• Otter Views: Moving the Things

    On a recent visit, the landlord mentioned that possible changes might lie on the horizon for us tenants. While he indicated that nothing was definite yet, I recognized and appreciated an early heads-up sign.

    As a lifelong renter, I’ve learned that any foreshadow of an impending move can simplify future planning, finances and logistics. But dis- cretion is paramount. If The Things hear about the move, they can get overly excited.

    The clothes will start rocking in the closet, swaying back and forth and swinging on their hangers. The shoes clump time down below; big, knobby shoes, but happy, like peasants at a picnic. The belts slap the door like a fistful of eels.

    Out in the apartment, objects stir and creak, straining to leave this place behind: chairs, bookshelves, lamps; a couch, a desk, a table. It’s practically Disneyesque. The faux Afghan rug flutters like a faint heart. Wastebaskets do-si-do across the floor. Draw- ers open and close with the woody creak of berimbaus. Pictures rattle on the walls, and the records sing in their sleeves.

    I can tell when word has gotten out, because the records always sing the same song. It’s the Beatles hit “Something.” Or their version, anyway: “Something in the way you move me, moves me like no other mover . . . don’t wanna leave you now, don’t wanna hear you howl. . . . “

    I regret word may have leaked again, because I caught them singing when I got off work the other evening.

    “So you want to move?” I cried, bursting through the door. That silenced the re- cords, but the wastebaskets were slow reeling back to their places, and the chairs and table kept square dancing.

    “Who wants to move to the Last Chance Emporium?!” I barked. That quieted the furniture, but I could still hear the clothes, belts and shoes rocking out in the closet.

    “Who wants to move to Yellow Brick Road?” I scowled, flinging open the closet door. That shut them up. I whirled to face an ugly brute of a recliner chair that had given me trouble in the past.

    “Who wants to move back to Goodwill?” I challenged, squaring off. The chair is bigger, but I’m meaner – especially at moving time. It rocked abjectly back into its corner. “Salvation Army?” I said next. The couch sagged a little more, and the air around it filled with dust motes. “Do I hear St. Vincent de Paul?”

    I stood panting in the center of the apartment. The Things and I had reached our usual standoff: they happy because they were moving again; I bitter because I would have to move them.

    “None of you is indispensible, you know!” I lectured. But even as I stared them down, The Things smirked and traded glances. They knew the real score: I’ve been their prisoner for years.

    As I contemplate my 48th lifetime move, I’m forced to admit The Things are still grimly in control. Many people feel the trauma of moving is about leaving an old, comfortable place and going to a strange new one, but I disagree. The trauma comes from moving The Things.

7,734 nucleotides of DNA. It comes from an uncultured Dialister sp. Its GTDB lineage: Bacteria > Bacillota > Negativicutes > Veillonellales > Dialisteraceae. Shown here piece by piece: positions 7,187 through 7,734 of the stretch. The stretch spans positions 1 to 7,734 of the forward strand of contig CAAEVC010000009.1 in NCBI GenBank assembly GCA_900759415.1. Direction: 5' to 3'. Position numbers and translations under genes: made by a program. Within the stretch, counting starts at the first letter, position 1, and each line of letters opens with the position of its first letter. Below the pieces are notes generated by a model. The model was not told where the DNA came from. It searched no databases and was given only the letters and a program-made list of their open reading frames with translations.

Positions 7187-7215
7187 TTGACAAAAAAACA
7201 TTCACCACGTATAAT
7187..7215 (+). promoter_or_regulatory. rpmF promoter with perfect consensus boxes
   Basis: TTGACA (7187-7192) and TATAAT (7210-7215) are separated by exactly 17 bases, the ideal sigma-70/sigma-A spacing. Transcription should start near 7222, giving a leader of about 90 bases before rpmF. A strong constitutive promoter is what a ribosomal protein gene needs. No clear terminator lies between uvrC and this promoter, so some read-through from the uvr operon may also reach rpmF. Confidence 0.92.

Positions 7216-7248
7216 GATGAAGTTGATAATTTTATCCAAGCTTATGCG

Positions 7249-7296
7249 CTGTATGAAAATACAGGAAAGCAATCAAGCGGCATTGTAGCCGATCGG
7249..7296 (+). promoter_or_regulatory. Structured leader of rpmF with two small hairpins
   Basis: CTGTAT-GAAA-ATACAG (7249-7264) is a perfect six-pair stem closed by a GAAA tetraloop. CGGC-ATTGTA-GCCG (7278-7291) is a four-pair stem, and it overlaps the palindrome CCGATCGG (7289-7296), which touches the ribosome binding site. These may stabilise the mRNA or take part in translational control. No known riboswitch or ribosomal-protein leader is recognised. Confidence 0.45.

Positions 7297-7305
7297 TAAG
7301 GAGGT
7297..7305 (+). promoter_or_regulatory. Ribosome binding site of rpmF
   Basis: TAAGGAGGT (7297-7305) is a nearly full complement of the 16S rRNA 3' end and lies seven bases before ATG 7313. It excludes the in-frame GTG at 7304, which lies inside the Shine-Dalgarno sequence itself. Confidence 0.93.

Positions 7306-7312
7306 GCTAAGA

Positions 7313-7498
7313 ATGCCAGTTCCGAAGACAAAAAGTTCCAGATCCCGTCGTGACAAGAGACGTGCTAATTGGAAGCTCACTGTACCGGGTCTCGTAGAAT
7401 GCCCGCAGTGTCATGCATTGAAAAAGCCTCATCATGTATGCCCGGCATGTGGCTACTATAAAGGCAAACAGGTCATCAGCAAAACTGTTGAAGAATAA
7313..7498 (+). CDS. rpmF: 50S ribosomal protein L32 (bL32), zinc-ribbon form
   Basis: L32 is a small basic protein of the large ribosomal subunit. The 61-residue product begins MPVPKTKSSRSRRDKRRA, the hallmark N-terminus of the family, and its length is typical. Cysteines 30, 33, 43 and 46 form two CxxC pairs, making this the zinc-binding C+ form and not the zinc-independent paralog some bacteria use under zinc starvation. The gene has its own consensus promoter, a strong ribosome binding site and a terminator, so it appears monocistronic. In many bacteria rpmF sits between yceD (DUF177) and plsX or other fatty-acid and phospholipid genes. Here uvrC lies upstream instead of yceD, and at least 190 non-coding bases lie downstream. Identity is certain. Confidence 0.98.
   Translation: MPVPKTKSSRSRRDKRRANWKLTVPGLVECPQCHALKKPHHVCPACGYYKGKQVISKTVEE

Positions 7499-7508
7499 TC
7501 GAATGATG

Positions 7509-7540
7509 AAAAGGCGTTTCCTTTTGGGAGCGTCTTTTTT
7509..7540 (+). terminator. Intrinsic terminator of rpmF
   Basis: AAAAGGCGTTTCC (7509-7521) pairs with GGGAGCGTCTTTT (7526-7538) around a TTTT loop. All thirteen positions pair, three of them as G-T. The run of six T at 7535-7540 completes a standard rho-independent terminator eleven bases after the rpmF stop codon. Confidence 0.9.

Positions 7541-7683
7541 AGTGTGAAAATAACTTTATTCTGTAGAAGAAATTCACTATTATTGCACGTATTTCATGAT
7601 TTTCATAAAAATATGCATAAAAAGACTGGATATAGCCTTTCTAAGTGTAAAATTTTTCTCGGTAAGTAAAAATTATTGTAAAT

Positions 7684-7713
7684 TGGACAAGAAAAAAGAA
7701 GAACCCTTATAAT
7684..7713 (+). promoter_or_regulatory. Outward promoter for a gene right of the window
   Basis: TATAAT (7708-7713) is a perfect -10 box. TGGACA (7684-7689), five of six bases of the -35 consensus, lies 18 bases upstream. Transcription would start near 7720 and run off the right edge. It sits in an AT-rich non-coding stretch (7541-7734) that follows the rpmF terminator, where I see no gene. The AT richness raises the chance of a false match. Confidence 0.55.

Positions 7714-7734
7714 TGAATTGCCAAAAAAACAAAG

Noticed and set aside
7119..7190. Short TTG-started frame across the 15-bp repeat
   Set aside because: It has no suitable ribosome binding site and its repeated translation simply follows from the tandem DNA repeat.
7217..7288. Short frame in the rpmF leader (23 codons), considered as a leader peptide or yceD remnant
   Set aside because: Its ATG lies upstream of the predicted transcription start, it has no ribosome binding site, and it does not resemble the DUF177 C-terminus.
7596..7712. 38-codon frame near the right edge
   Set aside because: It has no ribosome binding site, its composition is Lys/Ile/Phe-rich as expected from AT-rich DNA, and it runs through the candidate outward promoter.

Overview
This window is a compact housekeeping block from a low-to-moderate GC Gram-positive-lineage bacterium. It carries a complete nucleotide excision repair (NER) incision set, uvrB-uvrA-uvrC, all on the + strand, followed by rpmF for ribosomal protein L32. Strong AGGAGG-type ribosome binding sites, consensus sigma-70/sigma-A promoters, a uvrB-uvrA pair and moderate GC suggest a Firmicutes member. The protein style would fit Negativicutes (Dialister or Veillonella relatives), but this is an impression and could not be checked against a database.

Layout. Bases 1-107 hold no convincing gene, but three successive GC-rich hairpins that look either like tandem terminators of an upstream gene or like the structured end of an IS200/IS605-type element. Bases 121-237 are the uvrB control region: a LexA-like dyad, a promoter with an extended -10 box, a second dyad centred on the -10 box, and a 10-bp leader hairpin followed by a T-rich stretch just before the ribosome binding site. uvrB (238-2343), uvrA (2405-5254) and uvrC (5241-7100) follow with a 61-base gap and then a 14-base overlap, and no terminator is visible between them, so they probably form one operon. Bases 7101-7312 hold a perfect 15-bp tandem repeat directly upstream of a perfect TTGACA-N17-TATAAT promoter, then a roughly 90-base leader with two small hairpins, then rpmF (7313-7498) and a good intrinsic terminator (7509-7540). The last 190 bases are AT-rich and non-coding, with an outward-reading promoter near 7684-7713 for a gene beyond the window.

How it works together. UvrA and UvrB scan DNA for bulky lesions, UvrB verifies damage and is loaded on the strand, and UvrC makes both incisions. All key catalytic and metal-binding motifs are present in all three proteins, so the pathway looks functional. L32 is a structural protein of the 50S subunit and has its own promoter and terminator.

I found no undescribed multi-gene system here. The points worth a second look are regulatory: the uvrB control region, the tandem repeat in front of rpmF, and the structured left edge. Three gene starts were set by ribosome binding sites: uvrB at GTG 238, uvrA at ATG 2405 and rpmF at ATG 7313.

Where do they hide between moves? I mean, you have your little room set up – clothes folded here, pictures hung there, a few books on a shelf, a chair or two awaiting a visitor, a bed, a mirror, maybe some music. In your mind, it’s austere as a monk’s cell. Then you have to move, and a wall of boxes forms as high as The Pyrenees.

    This prompts disdain from more highly evolved people whose entire earthly possessions fit into the boot of a Morris Mini. “You have sooooo much stuff!” they observe. “Why don’t you lighten up your life a little?”

    Actually, I have gotten better, though it might not be apparent. When I was young and married, we had a half-ton stereo system that could be heard on Mars. We had a “California King” bed, matching armchairs and couches, a dining room set, a washer and dryer, a television, a piano, dishes that matched and croquet mallets that didn’t. We needed an entire house just to house The Things.

    Older and much weaker now, I try to exercise prudence. Tables should be collaps- ible; beds inflatable; chairs, lamps, art works and décor elements portable with one hand. Music and books should be borrowed from the library and promptly returned. All non-essentials should be donated.

    So where did all these other Things come from? The three sets of elephant bookends, the guitar and bongo drums, the shelves full of extra blankets, towels and linens? The pantry crowded with dishes, glasses, cutlery and cookware? How did these drawers fill up with headphones and random electronics? Why do I have a closet full of thrift store clothes? And why do they keep following me around?

    I tell you, Things have no sense at all.

    posted to Cedar Street Times on August 8, 2014

    Topics: Otter Views


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